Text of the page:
Fintech is wholly reliant on technology. Any advancement in tech has its ripple effect on advances in the fintech industry. They are built around machine learning and artificial intelligence to provide high-quality and smooth processing services.
However, this reliance on automation also causes a lingering risk of a breach in cyber security which can ultimately cause the entire fintech industry to collapse. This is because no physical data or money is stored instead all of it is stored via the cloud.
Banks are regulated by the national central banks of their country. These regulations are put in place for banks to adhere to legal requirements, restrictions and guidelines through which they may operate to safeguard public money and ensure transparency between banks and customers.
Fintech on the other hand is very loosely regulated which is why countless fintech start-ups easily make their way up. They operate faster and more in tune with their customers’ needs but the absence of rules and regulations makes it a risky industry for consumers. Due to this, the public at large feels safer when opting for traditional banks because it has a regulatory body at the back holding it accountable.
Is fintech a possible threat to traditional banking? On the face of it, traditional financial providers are adapting well to the entrance of fintech into the market. Most banks have now launched an extended fintech version of their banking system through online banking applications and websites where their customers can engage in online banking facilities such as mobile payments, peer-to-peer lending and digital security.
However, in a broader capacity, traditional financial service providers do consider fintech as a prominent threat. Since fintech’s business models are almost 10 times less costly than traditional banks, it cuts down on 90pc of human resources and thus requires more skill-based employees, especially in the tech space. This shift from human capital is a threat to employees of traditional financial services.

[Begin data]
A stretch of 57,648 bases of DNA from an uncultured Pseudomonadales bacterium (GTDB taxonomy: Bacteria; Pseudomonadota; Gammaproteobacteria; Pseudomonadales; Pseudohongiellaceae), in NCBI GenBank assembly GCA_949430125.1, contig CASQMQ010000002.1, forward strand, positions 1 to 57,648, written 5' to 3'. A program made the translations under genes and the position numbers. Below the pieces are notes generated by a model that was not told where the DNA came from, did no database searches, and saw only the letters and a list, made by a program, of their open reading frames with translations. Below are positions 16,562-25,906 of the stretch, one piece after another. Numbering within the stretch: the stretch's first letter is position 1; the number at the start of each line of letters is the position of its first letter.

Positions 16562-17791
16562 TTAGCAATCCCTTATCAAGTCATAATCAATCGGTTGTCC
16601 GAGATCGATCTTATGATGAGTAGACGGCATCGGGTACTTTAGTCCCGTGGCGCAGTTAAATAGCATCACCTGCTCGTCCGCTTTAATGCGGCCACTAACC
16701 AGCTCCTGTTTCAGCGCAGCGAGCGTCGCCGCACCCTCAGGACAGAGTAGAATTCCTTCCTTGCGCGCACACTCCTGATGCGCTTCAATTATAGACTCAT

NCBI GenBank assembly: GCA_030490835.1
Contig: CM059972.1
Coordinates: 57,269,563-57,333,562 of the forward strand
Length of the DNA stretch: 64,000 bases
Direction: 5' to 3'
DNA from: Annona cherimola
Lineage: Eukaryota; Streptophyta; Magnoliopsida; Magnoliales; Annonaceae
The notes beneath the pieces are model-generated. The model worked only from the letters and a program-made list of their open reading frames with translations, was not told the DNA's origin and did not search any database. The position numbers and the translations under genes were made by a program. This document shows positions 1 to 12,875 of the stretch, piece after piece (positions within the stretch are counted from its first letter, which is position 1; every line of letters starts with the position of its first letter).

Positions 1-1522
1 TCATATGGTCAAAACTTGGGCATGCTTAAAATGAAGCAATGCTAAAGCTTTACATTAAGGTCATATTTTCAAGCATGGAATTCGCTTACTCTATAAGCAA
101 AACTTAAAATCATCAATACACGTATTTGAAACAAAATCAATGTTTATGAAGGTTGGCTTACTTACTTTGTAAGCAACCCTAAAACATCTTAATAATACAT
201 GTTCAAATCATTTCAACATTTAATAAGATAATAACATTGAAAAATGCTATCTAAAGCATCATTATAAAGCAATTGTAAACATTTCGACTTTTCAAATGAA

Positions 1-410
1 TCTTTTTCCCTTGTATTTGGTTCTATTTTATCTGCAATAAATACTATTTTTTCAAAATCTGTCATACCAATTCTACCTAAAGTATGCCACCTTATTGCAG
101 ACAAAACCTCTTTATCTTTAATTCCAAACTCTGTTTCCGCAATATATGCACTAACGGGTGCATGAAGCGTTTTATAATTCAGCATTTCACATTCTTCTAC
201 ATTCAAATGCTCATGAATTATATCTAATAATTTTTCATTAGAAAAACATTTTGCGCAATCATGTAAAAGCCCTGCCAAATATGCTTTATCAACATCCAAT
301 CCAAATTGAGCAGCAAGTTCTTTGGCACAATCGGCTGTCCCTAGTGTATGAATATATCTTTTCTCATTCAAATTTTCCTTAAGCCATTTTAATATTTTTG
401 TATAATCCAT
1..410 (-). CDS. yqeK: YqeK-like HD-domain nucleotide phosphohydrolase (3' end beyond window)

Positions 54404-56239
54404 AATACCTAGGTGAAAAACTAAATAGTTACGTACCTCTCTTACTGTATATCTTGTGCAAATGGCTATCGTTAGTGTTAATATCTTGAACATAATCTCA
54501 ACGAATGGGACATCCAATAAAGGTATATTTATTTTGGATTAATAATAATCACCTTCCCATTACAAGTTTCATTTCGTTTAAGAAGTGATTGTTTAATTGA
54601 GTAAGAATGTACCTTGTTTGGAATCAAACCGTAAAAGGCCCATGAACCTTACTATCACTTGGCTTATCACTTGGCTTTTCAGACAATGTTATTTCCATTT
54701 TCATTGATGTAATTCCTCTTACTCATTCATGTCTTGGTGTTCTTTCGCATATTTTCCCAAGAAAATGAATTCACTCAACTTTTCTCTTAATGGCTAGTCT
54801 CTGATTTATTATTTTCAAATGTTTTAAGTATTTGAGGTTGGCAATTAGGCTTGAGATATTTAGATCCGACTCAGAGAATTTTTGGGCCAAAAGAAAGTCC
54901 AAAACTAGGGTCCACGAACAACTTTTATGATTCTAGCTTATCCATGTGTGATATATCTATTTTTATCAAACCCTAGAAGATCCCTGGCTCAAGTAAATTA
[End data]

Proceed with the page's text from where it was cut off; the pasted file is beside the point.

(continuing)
Furthermore, fintech has become a source of financial inclusion to (primarily low-income) individuals who were previously not on the grid.
Both fintech and traditional financial services act as intermediaries for the consumer. To expect either of the two mediums to have a 100pc control over the financial industry is beyond practicality because they both cater to different yet essential needs of the public. The complete shift to any of the two would in fact impact the financial processing methods of consumers leaving them at more unease than with the use of both simultaneously.
Ideally, if fintech and traditional banking collaborate in the long run, together they can amplify the quality of their services and features and make a bigger impact. Banks hold huge amounts of deposits whereas fintech holds relatively smaller amounts. To make full use of this, banks can partner with fintech to build better financial systems and fintech can in return benefit from the large sums of money.
This partnership can churn best of the best outcomes by combining the technology and innovation of fintech and the support and trust that the public has for traditional banking services to progress into a trusted digital future.
Published in Dawn, The Business and Finance Weekly, August 8th, 2022